The REA system described herein demonstrated capabilities to measure important reactive biogenic compounds, especially precursors of secondary organic aerosol, volatile organic fluxes including monoterpenes and sesquiterpenes, as well as their polar oxygenated species, at levels as low as 10 µg C m−2 hr−1 (15 L sample size and detection by GC with flame ionization detection). The system demonstrated these capabilities over ambient temperatures ranging from ~0 to 35°C. Key design features which facilitated this performance included (1) integration of gas-phase ozone removal to permit VOC collection without on-adsorbent losses, (2) a short inert inlet operated under turbulent flow (Reynolds number ~5000) to effect efficient transmission of sampled air to the segregator valves with minimal axial mixing (smearing), (3) mass flow control for all critical gas streams, (4) a heated sample path through the tubing, segregator valves, and reaction coils, (5) cooled accumulator tubes, (6) temperature control of mass flow controller module to stabilize flow control, (7) a two-component internal standard which permitted correction of accumulator volume for flow switching transients and monitoring for valve failure and VOC adsorbent breakthrough, and (8) a 12-tube magazine of high-capacity adsorbent tubes with two sets of six-port manifold valves to permit up to six consecutive flux measurements without operator attention. While there have been some previously reported VOC REA systems (excluding the gas-phase removal approach) that have incorporated one or more of these elements, there has been only one report of REA measurements which included observations of sesquiterpene fluxes [Ciccioli et al., 1999]. That system used manganese dioxide-coated screens to reduce ozone, a methodology that is recognized to also remove oxygenated terpenoids and sesquiterpenes [Hoffman, 1995; Olofosson et al., 2003; Graus et al., 2006; Arnts2008]. Ciccioli et al.  placed the adsorbent tubes near the sonic anemometer to minimize any losses due to long inlet tubing, but it created less precise sorting of up and down drafts due to computational lags. However, the use of REA systems over forest canopies likely rendered these errors unimportant due to the controlling large (long) eddy sweeps. Also, only single flux measurements were made with their system before operator attention was required to change out the adsorbent tubes. Similar direct inlet, single measurement systems have been used to measure monoterpene fluxes [Valentini et al., 1997; Ciccioli et al., 1999; 2003; Darmais et al., 2000].
 Inherent in all REA implementations are certain analyte selectivity and minimum detectable flux considerations. As we have noted, only Ciccioli et al.  had similar measurement objectives to ours. We note that the only VOC REA systems where minimum detectable fluxes were estimated were that of Haapanala et al. . So, it is perhaps more appropriate to comment on design differences that could be important in achieving a given set of measurement objectives. For the nonpolar and polar C10 and C15 monoterpenes and sesquiterpenes, it is important to account for their reactivity, especially with ozone, and their affinity for sorption to surfaces. Thus, systems which minimize exposure to inlet tubing, valves, flow controllers, and pumps [Valentini et al., 1997; Ciccioli et al., 2000; Darmais et al., 2000] before sample collection will likely be better suited than those which do not [Graus et al., 2006; Haapanala et al., 2006; Park et al., 2010]. Passage of the sample stream through flow controllers and pumps with their associated glass and metal surfaces, along with their larger internal volumes, introduces more opportunity for sorption of analytes and internal mixing of eddy segments. Sorption of analytes to long inlet tubing and components in single inlet systems could retard passage of some analytes and cause asynchronous eddy capture valve switching with resulting flux underestimation. Systems with dedicated up and down inlet lines are less likely to suffer from these issues since the eddy sample has already been sorted into its proper bin and each accumulator will integrate most of the slow-moving analytes as long as the sampling period is much greater than their inlet transit period.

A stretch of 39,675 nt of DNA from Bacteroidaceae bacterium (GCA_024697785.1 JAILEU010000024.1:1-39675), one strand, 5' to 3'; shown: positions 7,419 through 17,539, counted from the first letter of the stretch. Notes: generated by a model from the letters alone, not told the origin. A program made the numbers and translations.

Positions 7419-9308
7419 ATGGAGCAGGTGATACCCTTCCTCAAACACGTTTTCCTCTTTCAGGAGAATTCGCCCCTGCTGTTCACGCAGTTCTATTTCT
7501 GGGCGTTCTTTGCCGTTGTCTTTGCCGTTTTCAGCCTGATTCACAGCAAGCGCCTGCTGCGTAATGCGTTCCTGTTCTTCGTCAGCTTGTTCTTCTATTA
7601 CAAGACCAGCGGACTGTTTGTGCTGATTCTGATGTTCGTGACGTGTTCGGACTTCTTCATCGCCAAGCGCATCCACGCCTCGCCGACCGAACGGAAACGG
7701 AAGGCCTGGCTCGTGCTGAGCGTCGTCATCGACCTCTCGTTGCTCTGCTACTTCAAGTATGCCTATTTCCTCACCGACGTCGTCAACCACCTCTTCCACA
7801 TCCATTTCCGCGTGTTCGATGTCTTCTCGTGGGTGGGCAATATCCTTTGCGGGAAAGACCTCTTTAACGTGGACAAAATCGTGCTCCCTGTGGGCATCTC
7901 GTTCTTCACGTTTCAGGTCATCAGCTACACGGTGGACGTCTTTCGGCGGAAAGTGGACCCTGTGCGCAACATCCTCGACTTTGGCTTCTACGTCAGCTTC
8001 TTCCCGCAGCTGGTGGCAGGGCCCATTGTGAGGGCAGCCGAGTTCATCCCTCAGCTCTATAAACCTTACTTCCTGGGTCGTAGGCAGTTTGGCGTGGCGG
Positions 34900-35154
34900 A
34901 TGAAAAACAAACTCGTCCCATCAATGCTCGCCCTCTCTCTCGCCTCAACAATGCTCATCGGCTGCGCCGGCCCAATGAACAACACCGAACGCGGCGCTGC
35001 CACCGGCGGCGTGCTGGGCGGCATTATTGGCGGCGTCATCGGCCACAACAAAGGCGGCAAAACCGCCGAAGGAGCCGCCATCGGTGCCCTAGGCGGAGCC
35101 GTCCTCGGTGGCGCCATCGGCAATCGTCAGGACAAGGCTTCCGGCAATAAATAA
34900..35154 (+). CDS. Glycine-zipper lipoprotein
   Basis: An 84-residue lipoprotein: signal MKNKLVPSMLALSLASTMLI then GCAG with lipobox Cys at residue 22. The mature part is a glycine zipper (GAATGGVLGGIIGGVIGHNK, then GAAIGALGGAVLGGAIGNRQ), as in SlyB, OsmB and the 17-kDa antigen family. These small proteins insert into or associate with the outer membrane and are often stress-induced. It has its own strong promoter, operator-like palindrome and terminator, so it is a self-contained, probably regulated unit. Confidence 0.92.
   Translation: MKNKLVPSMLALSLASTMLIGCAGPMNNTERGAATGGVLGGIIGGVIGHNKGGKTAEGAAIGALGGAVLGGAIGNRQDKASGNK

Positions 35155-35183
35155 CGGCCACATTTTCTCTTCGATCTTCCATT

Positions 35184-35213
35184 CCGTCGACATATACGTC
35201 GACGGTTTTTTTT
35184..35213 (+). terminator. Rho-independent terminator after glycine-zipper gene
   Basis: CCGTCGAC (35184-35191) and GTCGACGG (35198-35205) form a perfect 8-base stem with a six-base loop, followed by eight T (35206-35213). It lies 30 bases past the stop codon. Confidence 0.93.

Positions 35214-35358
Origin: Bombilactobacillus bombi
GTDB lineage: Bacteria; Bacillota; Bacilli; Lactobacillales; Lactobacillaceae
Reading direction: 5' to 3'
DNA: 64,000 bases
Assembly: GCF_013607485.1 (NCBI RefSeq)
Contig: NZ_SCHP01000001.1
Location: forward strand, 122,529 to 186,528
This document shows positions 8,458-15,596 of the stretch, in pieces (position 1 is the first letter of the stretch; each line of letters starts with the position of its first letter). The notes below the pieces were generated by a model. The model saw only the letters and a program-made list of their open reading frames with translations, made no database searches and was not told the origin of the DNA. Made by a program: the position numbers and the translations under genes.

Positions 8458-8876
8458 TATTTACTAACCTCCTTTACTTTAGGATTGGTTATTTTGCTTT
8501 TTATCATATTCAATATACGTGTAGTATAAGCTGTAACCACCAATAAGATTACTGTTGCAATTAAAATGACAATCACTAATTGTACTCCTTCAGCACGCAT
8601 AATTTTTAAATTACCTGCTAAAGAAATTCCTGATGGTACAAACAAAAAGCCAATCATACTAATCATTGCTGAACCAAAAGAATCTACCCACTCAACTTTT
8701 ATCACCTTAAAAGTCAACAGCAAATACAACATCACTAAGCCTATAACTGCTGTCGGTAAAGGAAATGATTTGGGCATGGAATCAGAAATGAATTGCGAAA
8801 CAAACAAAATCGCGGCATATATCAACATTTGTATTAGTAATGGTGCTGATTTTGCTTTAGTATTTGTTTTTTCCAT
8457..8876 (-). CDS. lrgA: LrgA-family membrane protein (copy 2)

Virtually all of the previous VOC REA systems with sample volumes above 1 L use some type of in-system or external adsorbent trap to provide sufficient sample volume for gas chromatographic separation and detection at sub-ppb levels. Typically, these are in the 2–5 L range and are limited by the quantity of adsorbent (~300 mg maximum of Tenax or a graphitized carbon black or a combination of the two). These adsorbent tubes are usually prepacked commercially available or custom made to mate with available thermal desorption and concentrator apparatus, i.e., Markes International, PerkinElmer, or Chrompack. Our system used larger, custom-packed tubes with greater than 10 times more adsorbents than previous systems and allowed much larger sample volumes. This provided us with sufficient on-column analyte delivery to operate well above the limit of detection of the flame ionization detector and sufficient sample to identify small chromatographic peaks by mass spectrometry. These large sample volumes were a key advantage for making measurements of highly reactive compounds during cold weather when VOC gradients are small.
 We acknowledge Gary Zimmerman, Steve Osborne, and Herb Zimmerman of Applied Technologies, Inc. for their technical assistance with this project. The Duke Forest site was supported by the Office of Science (BER), U.S. Department of Energy, DE-FG02-95ER62083. The United States Environmental Protection Agency produced the research describe here. It has been subjected to Agency's administrative review and approved for publication.